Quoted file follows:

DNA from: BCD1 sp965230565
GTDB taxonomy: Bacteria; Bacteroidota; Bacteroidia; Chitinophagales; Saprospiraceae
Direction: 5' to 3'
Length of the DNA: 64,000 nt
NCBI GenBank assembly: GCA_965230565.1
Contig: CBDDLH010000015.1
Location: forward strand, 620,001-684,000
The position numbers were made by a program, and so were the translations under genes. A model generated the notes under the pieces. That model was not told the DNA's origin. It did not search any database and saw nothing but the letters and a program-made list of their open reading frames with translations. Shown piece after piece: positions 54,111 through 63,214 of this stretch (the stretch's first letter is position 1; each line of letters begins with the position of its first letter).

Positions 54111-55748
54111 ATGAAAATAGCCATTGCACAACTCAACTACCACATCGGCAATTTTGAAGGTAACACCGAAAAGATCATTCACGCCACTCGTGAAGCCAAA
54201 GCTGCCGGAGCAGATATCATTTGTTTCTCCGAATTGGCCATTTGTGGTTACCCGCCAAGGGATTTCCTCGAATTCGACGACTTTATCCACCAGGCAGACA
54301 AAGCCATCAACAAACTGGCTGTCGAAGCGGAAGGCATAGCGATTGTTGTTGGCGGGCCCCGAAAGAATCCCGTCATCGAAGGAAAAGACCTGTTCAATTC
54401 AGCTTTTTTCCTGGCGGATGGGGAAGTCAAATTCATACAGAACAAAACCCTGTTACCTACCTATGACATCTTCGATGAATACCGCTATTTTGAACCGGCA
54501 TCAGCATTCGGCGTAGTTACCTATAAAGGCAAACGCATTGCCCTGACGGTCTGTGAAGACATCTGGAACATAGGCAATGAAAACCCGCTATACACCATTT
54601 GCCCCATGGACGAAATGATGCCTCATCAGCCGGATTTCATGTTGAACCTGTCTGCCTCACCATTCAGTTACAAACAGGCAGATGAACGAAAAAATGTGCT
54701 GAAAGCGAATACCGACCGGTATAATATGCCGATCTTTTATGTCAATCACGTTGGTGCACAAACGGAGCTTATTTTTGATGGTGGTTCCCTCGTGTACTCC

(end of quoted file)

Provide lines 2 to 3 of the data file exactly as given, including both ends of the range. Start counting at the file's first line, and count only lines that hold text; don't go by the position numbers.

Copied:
GTDB taxonomy: Bacteria; Bacteroidota; Bacteroidia; Chitinophagales; Saprospiraceae
Direction: 5' to 3'